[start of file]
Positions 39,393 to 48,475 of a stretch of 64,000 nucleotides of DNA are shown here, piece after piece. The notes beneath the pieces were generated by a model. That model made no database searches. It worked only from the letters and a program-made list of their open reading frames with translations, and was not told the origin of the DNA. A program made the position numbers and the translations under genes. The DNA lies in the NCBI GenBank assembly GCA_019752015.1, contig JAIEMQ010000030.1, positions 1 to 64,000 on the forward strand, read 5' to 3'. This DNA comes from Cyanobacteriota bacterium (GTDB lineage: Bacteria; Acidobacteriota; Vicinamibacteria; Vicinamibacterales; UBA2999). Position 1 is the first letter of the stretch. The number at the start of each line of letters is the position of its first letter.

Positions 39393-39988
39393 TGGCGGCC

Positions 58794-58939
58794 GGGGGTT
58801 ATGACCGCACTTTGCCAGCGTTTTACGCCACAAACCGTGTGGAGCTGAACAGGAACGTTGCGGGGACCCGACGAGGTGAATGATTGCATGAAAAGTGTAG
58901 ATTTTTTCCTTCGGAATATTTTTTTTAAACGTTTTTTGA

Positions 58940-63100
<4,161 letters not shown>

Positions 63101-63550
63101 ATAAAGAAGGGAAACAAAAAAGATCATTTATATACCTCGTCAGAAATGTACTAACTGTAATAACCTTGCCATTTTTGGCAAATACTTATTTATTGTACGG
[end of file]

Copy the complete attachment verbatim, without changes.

Positions 39,393 to 48,475 of a stretch of 64,000 nucleotides of DNA are shown here, piece after piece. The notes beneath the pieces were generated by a model. That model made no database searches. It worked only from the letters and a program-made list of their open reading frames with translations, and was not told the origin of the DNA. A program made the position numbers and the translations under genes. The DNA lies in the NCBI GenBank assembly GCA_019752015.1, contig JAIEMQ010000030.1, positions 1 to 64,000 on the forward strand, read 5' to 3'. This DNA comes from Cyanobacteriota bacterium (GTDB lineage: Bacteria; Acidobacteriota; Vicinamibacteria; Vicinamibacterales; UBA2999). Position 1 is the first letter of the stretch. The number at the start of each line of letters is the position of its first letter.

Positions 39393-39988
39393 TGGCGGCC

Positions 58794-58939
58794 GGGGGTT
58801 ATGACCGCACTTTGCCAGCGTTTTACGCCACAAACCGTGTGGAGCTGAACAGGAACGTTGCGGGGACCCGACGAGGTGAATGATTGCATGAAAAGTGTAG
58901 ATTTTTTCCTTCGGAATATTTTTTTTAAACGTTTTTTGA

Positions 58940-63100
<4,161 letters not shown>

Positions 63101-63550
63101 ATAAAGAAGGGAAACAAAAAAGATCATTTATATACCTCGTCAGAAATGTACTAACTGTAATAACCTTGCCATTTTTGGCAAATACTTATTTATTGTACGG